- Nice Job Breaking It, Hero: Near the end of Sly 2, he attempts to stop Clockwerk's reassembly by reversing the polarity on the magnetic fields they are using to do so in the hopes that Clockwerk will be pulled apart. Instead, he only ends up locking the Clockwerk parts together.
- No Guy Wants to Be Chased: Inverted in the most literal sense of the idea: Sly absolutely loves the game of cat-and-mouse he and Carmelita play.
- Not So Different: Sly makes this exchange with Carmelita in the comic, as he only targets criminals and crime lords they are technically on the same side. Carmelita, however, is quick to point out that since said criminals nonetheless steal the loot that Sly steals for himself, he's still breaking the law regardless.
- One-Hit-Point Wonder: He was this in the first game, and could gain up to 2 extra hitpoints with horseshoes. He gains a health meter in later games.
- OOC Is Serious Business: If he drops his fun loving Deadpan Snarker demeanor, it means he's getting serious.
- Orphan's Plot Trinket: His cane, the symbol by which the Fiendish Five recognize his identity. It's also the key to the Cooper Vault.
- Paper-Thin Disguise:
- When showing up for Rajan's ball in the second game, he wears a tuxedo and ditches his hat and shoes, but keeps his mask.
- In the third game, the fact that he is far less bulky than the Venetian flashlight guards and the Blood Bath Bay lantern-carrying guards he impersonates may explain the constant password requests from the guards. Strangely, his wedding photographer disguise in the same game's fourth level still works even after General Tsao identifies him.
- In the fourth game, he manages to pass himself off as a samurai officer in the Japan stage, even referring himself as "Major Muggshot".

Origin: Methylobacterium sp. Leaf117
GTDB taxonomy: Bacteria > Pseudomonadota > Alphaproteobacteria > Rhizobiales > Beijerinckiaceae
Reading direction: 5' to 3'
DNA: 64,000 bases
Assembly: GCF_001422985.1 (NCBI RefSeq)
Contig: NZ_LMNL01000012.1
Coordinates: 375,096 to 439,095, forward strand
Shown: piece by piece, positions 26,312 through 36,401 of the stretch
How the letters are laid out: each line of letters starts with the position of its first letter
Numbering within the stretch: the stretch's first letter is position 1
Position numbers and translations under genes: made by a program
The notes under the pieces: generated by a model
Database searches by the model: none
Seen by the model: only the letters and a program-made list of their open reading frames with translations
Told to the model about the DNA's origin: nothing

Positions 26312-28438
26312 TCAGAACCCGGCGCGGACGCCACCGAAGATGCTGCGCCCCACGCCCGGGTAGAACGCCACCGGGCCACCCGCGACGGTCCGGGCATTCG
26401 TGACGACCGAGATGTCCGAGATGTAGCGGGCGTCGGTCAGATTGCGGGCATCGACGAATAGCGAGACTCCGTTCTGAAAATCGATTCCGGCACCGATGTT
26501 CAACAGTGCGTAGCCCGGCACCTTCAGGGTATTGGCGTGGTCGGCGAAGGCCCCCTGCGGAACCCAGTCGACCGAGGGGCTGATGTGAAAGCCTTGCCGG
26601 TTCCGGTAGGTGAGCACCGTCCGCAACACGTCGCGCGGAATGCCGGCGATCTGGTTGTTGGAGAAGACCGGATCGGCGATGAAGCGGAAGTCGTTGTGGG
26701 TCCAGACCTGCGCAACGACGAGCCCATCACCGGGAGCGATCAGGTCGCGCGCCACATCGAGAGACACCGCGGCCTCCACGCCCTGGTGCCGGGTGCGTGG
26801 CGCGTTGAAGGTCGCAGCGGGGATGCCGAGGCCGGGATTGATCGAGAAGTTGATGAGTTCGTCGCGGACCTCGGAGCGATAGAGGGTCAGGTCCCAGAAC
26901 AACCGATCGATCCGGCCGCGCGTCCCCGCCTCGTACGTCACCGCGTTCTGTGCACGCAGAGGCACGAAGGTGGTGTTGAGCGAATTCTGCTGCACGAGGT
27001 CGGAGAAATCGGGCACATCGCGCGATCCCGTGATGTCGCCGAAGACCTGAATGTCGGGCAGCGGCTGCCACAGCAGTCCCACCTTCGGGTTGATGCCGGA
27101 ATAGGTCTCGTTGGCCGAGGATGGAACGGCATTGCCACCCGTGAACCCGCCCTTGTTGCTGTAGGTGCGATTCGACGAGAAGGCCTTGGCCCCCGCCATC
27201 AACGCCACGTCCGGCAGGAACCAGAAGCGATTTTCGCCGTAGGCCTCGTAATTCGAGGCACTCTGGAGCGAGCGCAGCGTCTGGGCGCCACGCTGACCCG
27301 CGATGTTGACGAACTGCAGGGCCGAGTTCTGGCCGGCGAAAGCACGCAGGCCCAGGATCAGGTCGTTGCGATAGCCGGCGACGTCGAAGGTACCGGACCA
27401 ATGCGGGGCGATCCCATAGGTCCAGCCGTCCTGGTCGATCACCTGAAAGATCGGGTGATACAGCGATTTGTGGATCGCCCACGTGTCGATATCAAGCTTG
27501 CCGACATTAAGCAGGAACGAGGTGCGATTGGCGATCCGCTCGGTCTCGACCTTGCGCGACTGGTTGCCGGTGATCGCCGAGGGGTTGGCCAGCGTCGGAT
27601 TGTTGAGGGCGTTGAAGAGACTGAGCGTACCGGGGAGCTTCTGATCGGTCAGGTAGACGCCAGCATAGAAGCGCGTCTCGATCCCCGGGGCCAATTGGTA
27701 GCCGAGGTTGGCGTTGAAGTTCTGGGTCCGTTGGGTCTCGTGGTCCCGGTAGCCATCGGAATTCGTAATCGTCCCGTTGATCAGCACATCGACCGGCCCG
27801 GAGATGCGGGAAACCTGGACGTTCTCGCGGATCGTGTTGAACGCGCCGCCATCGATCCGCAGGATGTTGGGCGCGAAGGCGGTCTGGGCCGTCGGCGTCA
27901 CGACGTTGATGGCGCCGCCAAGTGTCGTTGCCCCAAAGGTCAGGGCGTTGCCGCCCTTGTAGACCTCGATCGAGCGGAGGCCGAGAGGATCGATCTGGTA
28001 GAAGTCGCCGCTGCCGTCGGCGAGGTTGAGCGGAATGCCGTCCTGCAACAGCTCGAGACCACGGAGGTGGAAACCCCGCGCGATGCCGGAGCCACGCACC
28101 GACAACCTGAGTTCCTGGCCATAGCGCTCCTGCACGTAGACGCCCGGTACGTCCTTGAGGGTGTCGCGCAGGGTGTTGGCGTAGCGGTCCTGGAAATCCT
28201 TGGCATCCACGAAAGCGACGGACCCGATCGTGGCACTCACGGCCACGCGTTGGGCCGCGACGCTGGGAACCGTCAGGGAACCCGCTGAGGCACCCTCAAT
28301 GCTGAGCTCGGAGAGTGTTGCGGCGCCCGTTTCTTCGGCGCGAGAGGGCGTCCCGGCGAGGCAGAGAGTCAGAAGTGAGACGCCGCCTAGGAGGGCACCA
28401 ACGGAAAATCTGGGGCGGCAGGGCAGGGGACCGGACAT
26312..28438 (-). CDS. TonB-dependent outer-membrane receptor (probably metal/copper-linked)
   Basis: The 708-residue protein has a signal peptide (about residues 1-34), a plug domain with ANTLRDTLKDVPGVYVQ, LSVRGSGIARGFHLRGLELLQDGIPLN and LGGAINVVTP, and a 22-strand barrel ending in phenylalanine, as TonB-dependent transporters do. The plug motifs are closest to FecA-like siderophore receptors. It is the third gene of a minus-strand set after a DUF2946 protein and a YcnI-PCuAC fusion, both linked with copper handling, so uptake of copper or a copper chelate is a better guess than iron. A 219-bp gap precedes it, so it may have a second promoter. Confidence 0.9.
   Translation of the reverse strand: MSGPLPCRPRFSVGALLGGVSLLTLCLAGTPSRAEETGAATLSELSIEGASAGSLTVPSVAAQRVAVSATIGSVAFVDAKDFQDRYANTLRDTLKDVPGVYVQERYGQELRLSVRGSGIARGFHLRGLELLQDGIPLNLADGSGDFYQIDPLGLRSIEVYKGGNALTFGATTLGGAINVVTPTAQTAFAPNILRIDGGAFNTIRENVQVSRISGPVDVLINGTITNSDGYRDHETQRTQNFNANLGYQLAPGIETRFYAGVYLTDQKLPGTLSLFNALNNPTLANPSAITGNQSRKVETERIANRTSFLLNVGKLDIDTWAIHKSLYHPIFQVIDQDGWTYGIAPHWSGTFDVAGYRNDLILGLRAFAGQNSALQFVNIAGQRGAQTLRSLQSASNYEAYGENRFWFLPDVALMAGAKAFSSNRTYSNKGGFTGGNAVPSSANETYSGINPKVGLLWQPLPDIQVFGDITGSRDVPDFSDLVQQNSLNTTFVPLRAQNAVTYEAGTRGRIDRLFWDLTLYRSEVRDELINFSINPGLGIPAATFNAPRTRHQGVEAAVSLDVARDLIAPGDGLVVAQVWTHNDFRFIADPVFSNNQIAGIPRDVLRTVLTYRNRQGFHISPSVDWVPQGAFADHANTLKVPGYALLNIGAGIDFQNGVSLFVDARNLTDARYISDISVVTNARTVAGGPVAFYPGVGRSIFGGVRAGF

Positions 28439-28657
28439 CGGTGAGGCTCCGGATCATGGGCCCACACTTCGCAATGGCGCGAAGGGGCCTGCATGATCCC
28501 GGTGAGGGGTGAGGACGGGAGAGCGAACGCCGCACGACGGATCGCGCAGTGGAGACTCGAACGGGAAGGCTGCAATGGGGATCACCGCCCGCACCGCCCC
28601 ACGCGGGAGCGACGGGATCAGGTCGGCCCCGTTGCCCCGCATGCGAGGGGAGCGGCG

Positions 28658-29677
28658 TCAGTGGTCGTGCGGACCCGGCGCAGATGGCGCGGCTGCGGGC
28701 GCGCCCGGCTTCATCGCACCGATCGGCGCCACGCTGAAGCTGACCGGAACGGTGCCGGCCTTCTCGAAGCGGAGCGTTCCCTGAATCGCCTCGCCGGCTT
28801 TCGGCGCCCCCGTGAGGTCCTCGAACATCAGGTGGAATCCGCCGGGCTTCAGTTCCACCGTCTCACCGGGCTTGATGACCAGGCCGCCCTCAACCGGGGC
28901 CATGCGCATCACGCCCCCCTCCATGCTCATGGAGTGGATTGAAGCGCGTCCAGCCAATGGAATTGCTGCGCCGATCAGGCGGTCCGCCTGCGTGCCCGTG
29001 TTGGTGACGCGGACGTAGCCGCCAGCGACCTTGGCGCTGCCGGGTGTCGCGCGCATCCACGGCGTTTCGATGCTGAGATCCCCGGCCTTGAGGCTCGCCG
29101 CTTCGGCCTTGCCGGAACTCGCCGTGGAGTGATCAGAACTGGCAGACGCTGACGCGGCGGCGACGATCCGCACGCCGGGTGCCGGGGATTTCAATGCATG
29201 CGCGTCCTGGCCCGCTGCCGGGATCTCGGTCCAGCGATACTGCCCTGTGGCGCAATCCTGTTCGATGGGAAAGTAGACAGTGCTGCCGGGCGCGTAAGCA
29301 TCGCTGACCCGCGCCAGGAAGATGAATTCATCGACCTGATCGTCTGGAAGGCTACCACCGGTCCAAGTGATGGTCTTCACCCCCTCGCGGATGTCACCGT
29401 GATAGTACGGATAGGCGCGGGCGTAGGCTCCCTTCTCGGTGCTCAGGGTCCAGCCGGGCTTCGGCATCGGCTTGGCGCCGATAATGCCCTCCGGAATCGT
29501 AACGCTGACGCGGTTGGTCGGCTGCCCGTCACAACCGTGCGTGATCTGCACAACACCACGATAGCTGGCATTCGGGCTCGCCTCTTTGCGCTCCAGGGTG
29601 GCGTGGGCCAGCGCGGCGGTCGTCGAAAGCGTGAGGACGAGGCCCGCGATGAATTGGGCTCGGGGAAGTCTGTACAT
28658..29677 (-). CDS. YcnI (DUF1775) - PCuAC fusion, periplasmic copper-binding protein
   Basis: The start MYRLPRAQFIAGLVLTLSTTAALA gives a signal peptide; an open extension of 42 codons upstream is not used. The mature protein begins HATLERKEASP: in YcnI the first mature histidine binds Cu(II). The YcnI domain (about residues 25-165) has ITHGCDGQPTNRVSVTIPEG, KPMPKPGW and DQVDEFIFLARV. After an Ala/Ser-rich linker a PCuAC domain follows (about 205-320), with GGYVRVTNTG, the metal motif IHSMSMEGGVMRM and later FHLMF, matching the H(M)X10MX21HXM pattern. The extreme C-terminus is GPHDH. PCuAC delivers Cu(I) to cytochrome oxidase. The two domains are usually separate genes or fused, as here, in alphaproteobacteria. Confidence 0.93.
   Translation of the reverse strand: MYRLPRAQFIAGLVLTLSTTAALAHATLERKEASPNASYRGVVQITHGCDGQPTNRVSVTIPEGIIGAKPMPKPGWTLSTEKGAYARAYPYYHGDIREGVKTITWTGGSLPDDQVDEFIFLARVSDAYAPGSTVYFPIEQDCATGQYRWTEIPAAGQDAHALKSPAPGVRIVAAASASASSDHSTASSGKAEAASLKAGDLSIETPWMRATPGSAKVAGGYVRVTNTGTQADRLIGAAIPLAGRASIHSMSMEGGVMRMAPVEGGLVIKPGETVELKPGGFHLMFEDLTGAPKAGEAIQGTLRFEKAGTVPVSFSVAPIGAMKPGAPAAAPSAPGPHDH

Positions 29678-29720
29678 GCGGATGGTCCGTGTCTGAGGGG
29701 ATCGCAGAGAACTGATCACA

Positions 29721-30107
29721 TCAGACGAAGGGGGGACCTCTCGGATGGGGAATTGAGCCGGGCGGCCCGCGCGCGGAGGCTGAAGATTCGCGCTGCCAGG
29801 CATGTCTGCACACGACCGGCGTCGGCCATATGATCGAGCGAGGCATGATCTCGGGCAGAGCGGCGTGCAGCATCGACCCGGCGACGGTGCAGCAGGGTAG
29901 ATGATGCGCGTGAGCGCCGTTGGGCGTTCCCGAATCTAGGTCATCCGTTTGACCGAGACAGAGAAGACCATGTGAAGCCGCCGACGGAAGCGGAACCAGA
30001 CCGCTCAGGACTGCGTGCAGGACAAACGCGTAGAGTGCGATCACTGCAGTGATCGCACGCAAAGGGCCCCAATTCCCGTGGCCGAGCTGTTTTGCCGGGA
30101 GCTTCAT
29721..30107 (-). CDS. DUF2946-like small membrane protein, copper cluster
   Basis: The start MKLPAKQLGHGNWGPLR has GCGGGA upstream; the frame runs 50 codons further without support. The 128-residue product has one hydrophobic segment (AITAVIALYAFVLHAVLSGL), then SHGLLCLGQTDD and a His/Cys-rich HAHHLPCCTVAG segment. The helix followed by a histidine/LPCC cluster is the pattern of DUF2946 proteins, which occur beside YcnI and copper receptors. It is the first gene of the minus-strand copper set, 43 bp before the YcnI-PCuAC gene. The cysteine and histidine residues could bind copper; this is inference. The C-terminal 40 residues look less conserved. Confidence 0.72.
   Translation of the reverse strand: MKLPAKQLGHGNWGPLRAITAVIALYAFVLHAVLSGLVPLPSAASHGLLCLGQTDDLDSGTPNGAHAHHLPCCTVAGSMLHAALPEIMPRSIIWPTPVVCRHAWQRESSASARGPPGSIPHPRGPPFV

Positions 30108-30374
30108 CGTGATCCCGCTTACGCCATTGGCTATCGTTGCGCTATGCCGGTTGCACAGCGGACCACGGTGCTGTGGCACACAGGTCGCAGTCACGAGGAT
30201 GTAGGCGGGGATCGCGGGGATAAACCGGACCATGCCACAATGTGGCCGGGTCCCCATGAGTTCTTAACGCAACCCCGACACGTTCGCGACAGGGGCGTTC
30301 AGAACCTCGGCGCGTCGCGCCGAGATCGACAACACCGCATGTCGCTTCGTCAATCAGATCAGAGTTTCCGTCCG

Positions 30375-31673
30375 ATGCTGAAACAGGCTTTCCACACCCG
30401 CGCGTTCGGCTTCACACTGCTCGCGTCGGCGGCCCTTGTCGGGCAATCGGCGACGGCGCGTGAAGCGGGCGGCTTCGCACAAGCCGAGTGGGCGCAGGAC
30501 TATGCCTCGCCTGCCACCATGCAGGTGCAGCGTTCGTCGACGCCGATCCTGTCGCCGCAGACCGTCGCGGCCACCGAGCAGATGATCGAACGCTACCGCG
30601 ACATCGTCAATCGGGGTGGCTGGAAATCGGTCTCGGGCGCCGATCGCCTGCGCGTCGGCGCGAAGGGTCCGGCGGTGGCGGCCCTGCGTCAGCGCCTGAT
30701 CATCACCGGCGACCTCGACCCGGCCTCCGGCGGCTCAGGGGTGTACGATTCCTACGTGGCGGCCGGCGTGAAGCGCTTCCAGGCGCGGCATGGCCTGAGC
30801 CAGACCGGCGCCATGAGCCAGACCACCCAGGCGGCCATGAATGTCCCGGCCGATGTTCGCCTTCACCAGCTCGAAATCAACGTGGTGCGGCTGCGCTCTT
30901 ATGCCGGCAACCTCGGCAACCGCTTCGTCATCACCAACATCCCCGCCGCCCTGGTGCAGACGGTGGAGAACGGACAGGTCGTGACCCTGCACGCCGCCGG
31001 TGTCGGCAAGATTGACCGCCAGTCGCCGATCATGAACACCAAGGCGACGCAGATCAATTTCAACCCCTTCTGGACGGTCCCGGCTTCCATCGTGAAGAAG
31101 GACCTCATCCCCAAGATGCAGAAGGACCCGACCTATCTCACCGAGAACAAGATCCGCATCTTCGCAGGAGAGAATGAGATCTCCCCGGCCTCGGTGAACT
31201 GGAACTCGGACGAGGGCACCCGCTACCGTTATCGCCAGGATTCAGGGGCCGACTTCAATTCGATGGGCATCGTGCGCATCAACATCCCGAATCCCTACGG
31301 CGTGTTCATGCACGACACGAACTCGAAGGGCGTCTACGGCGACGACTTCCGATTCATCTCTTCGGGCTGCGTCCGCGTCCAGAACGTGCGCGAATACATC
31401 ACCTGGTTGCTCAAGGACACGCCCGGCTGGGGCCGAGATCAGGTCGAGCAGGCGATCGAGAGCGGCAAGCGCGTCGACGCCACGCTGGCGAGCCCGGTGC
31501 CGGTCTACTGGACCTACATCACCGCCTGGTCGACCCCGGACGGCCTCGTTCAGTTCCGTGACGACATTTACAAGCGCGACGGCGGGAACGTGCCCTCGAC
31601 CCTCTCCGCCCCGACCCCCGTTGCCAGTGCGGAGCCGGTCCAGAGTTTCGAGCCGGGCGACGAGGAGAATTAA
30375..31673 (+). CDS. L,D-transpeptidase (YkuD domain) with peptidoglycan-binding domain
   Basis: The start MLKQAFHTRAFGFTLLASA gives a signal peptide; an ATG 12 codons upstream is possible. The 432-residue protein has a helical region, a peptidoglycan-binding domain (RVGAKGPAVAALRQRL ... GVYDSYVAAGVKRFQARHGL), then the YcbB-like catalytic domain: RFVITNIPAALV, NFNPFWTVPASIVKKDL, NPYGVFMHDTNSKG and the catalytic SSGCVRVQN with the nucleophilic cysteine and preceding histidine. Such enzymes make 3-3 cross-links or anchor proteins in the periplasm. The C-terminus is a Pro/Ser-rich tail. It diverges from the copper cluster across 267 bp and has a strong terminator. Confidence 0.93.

- Phantom Thief
- Power-Up Magnet: One of Sly's unlockable abilities in the first game. Seems to have stuck with him into other games, as you start with the ability to pick up coins from a slight distance.
- Precious Photo: Carries one of him and Carmelita during happier times during the events of Thieves in Time. It ends up in Carmelita's possession after he disappears in the end.
- Rascally Raccoon: Obviously.
- Red Oni, Blue Oni: Sly is the blue to Carmelita's red. He is also in-between Bentley's blue and Murray's red.
- Rolling Attack: One of his unlockable special moves in the first game.
- Shock and Awe: And later he gets an upgrade that allows him to channel electricity while rolling. Another upgrade allows him to charge electricity in his cane for instant KOs.
- Screw the Money, I Have Rules!: Sly makes it a rule to never steal from honest citizens as not only is it not fun or challenging, it is also immoral and wrong.
- Star-Crossed Lovers: Him and Carmelita. It's played with in the first game with Carmelita's Mercy Lead, and he is rescued by his friends just as Carmelita was about to break out a glass of wine for the occasion of his arrest with him in the second. In the third game, he fakes amnesia after being injured by Dr M. and ends up with Carmelita in Paris. In the fourth game, he vanishes without a trace to ancient Egypt as Carmelita and the Cooper Gang try to bring him back home.
- Stealth Hi/Bye: He's a master at this, somehow he's been able to: handcuff Carmelita to a rail after the ten second head start — 9 he used to get to her and one to kiss her on the lips, no less! — escape Rajan's palace and leaving a calling card in her hair, and even escape just as Carmelita wakes up from being possessed by an ancient mask.
- Sticky Fingers: Though he seems to enjoy his thievery and limits his targets to other criminals, Thieves in Time shows it's a bit of a compulsion: while he gave it up at the end of Sly 3, he's got the itch to pull another heist even before Bentley informs him of the historical mishaps.